Graham’s portrayal of 11-year-old Lonnie Collins Motion (nicknamed Locomotion) underscores the beauty of Woodson’s writing, in which Lonnie expresses his feelings in 60 poems (told in free verse, sonnet, haiku, and other forms).
Loving vs. Virginia: A Documentary Novel of the Landmark Civil Rights Case, by Patricia Powell, read by Adenrele Ojo and MacLeod Andrews.
This powerful documentary novel in non-rhyming blank verse explores the landmark 1967 civil rights case, which took on pre-Civil War interracial marriage laws in Virginia and is also the subject of the award-winning film, Loving. Ojo and Andrews deftly voice the couple, whose conversations explore their joy, sadness, longing, and, finally, triumph.
Sold, by Patricia McCormick, read by Justine Eyre
Eyre speaks in an Indian accent infused with British overtones to portray Lakshmi, a 13-year-old Nepali girl whose weak, impoverished stepfather sells her into sexual slavery. Eyre’s rhythmic cadence soon mesmerizes listeners as she carefully modulates her tones to tell Lakshmi’s first-person story, revealed in prose and free verse.
True Believer, by Virginia Euwer Wolff, read by Heather Alicia Simms
True Believer continues the powerful story of Verna LaVaughn, from Make Lemonade, who struggles with new emotions about friendship, romance, and ambition. Simm’s stunning narration of this novel in blank verse allows the hard realism of the plot to enter listeners’ hearts.
Unbound, by Ann E. Burg, read by Bahni Turpin
Young, light-skinned Grace has been called to work in the Big House in the pre-Civil War South. When she overhears the plan to auction her family, they must embark on a dangerous journey to escape. Turpin dramatically portrays characters and their plights in this novel in verse, based on slave narratives.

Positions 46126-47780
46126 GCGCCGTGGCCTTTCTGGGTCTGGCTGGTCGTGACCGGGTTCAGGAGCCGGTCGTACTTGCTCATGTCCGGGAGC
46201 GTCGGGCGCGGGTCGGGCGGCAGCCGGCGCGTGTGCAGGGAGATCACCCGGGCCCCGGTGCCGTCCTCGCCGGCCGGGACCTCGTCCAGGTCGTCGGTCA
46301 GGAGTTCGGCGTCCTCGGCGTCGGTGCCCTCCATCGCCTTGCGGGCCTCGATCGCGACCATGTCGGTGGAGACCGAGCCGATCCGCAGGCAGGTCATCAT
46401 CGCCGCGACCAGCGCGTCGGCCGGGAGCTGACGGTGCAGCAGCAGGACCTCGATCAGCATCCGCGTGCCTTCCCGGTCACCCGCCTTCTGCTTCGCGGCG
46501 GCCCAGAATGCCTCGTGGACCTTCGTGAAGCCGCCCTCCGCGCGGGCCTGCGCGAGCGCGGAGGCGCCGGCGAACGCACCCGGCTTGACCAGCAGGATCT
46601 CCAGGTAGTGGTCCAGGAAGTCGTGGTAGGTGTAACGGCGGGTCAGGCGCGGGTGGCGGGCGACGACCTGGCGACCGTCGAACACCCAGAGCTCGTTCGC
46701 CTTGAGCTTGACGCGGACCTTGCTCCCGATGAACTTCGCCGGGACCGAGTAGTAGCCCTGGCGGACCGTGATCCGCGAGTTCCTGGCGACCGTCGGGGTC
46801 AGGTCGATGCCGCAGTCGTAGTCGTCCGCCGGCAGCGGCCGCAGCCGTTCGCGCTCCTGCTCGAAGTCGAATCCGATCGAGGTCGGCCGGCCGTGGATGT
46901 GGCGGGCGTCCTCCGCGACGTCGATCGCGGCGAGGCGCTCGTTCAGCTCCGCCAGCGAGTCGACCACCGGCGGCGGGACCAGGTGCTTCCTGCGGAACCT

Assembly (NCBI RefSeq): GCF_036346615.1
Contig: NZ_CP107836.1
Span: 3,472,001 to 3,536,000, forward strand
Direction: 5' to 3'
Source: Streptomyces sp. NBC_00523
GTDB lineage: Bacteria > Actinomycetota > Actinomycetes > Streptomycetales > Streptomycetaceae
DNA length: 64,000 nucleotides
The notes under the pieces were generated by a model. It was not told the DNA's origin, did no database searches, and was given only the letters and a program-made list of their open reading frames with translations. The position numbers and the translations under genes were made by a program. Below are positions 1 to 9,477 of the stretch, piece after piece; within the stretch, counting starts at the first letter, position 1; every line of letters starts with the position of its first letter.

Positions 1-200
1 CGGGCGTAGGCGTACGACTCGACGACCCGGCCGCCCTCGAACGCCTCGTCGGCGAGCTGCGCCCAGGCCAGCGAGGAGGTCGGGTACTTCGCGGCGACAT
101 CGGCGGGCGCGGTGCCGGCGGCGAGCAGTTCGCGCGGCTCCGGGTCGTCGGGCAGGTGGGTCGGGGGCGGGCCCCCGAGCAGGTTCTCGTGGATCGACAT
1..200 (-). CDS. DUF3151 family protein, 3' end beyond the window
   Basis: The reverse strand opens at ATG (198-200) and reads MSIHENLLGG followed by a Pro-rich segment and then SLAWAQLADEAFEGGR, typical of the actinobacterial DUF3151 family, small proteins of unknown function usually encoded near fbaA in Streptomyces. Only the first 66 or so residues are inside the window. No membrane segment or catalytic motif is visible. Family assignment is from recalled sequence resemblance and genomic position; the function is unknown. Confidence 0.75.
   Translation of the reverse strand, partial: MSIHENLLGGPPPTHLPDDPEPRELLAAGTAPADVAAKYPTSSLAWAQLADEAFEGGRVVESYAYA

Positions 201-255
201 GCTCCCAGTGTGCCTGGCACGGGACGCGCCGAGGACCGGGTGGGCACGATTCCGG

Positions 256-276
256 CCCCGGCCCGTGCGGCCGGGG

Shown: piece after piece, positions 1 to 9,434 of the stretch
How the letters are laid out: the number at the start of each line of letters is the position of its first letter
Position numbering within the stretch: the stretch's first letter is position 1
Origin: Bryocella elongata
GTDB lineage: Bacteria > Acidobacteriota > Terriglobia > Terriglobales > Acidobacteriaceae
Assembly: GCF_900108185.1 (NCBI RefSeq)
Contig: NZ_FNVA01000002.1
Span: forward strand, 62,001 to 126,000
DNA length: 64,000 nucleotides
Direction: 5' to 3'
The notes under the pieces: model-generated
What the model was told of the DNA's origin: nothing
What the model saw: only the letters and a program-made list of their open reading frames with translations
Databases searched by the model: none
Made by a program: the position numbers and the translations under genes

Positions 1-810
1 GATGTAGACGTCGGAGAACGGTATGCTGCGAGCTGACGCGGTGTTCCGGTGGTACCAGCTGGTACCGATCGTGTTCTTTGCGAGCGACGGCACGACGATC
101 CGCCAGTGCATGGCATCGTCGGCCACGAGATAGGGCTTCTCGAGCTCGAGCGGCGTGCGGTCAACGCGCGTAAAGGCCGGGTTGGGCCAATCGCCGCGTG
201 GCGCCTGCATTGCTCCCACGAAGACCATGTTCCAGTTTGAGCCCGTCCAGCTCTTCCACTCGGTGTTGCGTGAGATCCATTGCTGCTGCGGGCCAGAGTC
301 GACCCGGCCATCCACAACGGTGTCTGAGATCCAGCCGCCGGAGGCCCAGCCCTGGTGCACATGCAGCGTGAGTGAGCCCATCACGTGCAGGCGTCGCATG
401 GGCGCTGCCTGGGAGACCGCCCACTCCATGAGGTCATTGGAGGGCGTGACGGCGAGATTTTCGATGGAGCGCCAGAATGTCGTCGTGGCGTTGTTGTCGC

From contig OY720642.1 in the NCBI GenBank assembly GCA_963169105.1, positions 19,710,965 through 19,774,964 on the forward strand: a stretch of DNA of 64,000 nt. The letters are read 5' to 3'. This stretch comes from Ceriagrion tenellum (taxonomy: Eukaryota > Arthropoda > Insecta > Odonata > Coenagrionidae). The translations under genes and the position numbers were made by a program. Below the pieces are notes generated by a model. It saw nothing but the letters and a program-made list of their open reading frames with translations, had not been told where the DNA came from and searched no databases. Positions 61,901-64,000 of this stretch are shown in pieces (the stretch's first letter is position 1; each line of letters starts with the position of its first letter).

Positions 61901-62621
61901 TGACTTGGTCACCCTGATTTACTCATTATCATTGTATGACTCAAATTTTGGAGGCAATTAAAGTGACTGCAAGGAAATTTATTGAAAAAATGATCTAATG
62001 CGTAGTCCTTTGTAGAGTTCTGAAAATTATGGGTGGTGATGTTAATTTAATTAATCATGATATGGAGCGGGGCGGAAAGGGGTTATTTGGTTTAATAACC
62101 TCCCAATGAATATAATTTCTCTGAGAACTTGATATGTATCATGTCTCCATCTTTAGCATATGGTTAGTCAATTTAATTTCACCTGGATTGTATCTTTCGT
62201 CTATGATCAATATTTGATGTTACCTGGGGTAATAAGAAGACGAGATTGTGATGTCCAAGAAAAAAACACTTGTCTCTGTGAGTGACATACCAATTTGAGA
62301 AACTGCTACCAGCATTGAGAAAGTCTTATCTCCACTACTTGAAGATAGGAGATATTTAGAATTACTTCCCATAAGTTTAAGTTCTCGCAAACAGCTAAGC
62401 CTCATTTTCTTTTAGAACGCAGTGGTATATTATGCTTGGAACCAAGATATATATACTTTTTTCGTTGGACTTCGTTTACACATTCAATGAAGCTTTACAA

The Watch That Ends the Night: Voices from the Titanic, by Alan Wolf, read by Michael Page and others
This imaginative novel in verse relates the familiar story of the sinking of the Titanic in 1912. Through brief poems listeners learn the story first-hand from many different perspectives—from the shipbuilder and the captain, famous passengers like John Jacob Astor and Molly Brown, unknown second and third class passengers, staff including the telegraph operator, and even the stentorian voice of the Ice and the hurrying fervor of the Rat.
Words with Wings, by Nikki Grimes, read by Mutiyat Ade-Salu
The clear voice of Ade-Salu gives wings to Grimes’ story of Gabby, a young girl trying to come to terms with the separation of her parents while searching for a path to her own dreams. This brief free-verse novel celebrates the power of words and imagination.
Yellow Star, by Jennifer Roy, read by Tavia Gilbert
Five years after her confinement by the Nazis in the Lodz Ghetto, in Poland, nine-year-old Syvia and her family are among the 800 Jews who are rescued after Nazi guards flee the approaching Allied armies. Reader Gilbert’s youthful tones heighten Syvia’s fear of the Nazis, hears the “sputspop. . . vroom” of the Nazi officers’ motorcycles, and lies with her father in a newly dug grave to escape detection in this free-verse Holocaust tale.
Don’t forget other recordings of classic stories in verse like Chaucer’s The Canterbury Tales and “Beowulf.” The latter is available in an abridged version, read and translated by Seamus Heaney (available here), and in several unabridged recordings.